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February 23rd, 2015

Running Bodhi 3.0.0 Legacy on Older Hardware

There are many reasons why people use Bodhi Linux. Some use it because they really like the Enlightenment desktop, and Bodhi has pioneered the integration of Enlightenment to create a distro that is both beautiful, elegant and functional. Others use it because they want an operating system that stays out of their way, and although Enlightenment offers plenty of whistles and bells for those who need or want them, it can also be configured to be highly minimalist and use a very small amount of system resources.

Bodhi Linux 3.0.0 Legacy

Out-of-the box and freshly installed Bodhi 3.0.0 Legacy edition.
Click to enlarge

Because of this, Bodhi can also be a good choice for people using older hardware, especially for those who might want to run some “heavier” programs than many made-for-old-hardware distros allow. With this in mind, Bodhi now offers a special “Legacy” edition, developed especially for older hardware. The 3.0.0 Legacy ISO, which can be downloaded from the Bodhi website, features the 3.2 kernel and works on 486 or newer machines, including non-PAE hardware. It also uses Enlightenment’s E17 desktop instead of the E19 version which is on all other 3.0.0 Bodhi releases.

A little while back, when interviewing Bodhi’s lead developer Jeff Hoogland, he recommended that I try Bodhi’s Legacy version when I mentioned I’d be loading 3.0.0 on an older Dell Inspirion laptop to give it a test run. Unfortunately, when I tried the Dell and Bodhi Legacy didn’t get along, evidently due to some kind of hardware conflict as the install constantly stalled in the “configuring hardware” stage, so I grabbed another, even older, laptop — an IBM branded Lenovo ThinkPad with a 1.6 GHz processor and 256 MB RAM — and booted it to run “live” from a USB thumb drive. After checking to make sure the Wi-Fi was working, I hit “install.” Less than fifteen minutes later, I was up and running.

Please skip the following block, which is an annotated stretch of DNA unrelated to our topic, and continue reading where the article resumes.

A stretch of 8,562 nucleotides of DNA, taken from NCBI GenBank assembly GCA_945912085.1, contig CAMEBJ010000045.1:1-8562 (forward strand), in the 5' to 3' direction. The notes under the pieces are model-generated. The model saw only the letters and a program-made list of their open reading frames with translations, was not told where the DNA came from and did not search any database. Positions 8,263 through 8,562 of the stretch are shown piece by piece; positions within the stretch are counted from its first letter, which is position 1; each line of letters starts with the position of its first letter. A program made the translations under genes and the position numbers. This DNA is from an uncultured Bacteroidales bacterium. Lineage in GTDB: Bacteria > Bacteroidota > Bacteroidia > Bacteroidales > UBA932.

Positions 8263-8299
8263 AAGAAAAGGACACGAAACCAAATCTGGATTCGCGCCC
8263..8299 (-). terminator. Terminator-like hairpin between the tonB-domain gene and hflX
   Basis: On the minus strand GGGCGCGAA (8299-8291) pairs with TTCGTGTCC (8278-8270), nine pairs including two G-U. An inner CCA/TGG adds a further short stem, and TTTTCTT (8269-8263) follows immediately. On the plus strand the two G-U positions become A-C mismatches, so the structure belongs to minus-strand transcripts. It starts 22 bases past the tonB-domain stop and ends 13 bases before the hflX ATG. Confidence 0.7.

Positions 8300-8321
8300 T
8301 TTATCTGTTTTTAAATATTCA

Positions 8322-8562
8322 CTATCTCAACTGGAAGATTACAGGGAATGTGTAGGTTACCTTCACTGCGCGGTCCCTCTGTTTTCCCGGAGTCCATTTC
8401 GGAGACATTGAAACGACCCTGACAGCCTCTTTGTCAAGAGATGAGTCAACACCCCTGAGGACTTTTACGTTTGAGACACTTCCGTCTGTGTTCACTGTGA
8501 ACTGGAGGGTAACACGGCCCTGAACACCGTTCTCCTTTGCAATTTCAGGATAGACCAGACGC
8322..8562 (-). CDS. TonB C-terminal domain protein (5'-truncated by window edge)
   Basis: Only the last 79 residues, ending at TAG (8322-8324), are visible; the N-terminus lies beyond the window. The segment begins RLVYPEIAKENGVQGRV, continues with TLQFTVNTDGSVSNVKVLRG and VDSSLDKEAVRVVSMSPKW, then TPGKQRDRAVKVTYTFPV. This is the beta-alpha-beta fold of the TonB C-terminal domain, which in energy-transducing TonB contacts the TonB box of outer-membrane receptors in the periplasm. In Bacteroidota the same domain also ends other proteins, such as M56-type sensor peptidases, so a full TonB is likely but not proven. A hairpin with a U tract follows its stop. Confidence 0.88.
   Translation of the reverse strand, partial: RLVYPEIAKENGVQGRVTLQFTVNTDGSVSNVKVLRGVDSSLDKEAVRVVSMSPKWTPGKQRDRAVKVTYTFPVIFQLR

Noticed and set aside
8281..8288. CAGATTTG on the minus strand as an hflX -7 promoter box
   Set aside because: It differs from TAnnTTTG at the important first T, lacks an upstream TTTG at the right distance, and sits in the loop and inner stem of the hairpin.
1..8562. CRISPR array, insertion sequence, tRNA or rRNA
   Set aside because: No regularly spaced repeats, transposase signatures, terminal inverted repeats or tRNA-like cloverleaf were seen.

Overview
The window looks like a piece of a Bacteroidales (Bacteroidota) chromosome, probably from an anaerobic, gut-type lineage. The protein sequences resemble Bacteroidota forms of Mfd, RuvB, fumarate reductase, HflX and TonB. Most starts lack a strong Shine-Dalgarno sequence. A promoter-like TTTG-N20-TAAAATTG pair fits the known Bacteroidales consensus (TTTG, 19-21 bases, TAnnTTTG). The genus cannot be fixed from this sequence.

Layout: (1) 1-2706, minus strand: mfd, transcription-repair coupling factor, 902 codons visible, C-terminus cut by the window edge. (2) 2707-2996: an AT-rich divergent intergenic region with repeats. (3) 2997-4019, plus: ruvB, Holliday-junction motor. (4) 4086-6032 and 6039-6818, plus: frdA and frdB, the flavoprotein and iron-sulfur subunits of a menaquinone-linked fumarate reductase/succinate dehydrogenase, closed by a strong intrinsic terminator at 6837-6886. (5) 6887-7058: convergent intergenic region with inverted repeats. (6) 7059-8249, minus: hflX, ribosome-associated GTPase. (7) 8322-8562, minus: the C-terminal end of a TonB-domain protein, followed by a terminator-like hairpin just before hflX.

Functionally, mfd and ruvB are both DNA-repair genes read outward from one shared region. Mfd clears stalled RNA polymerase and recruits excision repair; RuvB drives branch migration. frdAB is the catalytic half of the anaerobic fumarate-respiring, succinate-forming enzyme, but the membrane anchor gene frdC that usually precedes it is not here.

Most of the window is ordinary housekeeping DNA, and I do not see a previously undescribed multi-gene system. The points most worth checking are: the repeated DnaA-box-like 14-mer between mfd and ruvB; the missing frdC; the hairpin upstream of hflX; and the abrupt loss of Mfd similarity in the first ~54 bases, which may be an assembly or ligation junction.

Midori browser Bodhi Linux

The Bodhi Appcenter is designed to work with the Midori browser, which is installed by default.
Click to enlarge

The ThinkPad had originally belonged to my roommate who’d bought it refurbished from a friend seven or eight years ago, with Windows XP Pro installed. It had never been a very good machine for her, and in the last year or so it’d become all but unusable, always too busy swap filing to get any actual work done. I finally tired of trying to keep it running for her, and gave her a more modern computer, a 64 bit Gateway running Linux Mint with Xfce, figuring I could use the ThinkPad as a test machine. This was its first go at attempting it’s newly found purpose, and using Bodhi’s Legacy, it ran like a charm.

By design, Bodhi Linux doesn’t install much software out-of-the-box, as the Bodhi team figures there’s no need to load a hard drive down with programs that’ll never be used. If a user needs or want’s something, then the user can install it. The first thing I wanted to do was to see how this obsolete machine would handle the load of a modern office suite, so I went to the Bodhi Appcenter, which offers one click installs for certain programs, reminiscent of the old Lindows/Linspire Click’N’Run feature. From the lightweight Midori browser, which installs by default in Bodhi, I clicked the “Install” button for LibreOffice and a few minutes later I was opening Writer.

LibreOffice Writer Bodhi Linux Legacy

LibreOffice Writer in Bodhi Linux 3.0.0 Legacy.
Click to enlarge

I copied and pasted an article I’d been editing from an edit screen in the back end of FOSS Force into a new Writer document and worked on it for a while with no problems. LibreOffice was responsive, with no hangups or latency as I would expect on this old hardware. As I never work with spreadsheets or presentations, I didn’t work with any of LibreOffice’s other features but figured they’d work equally as well.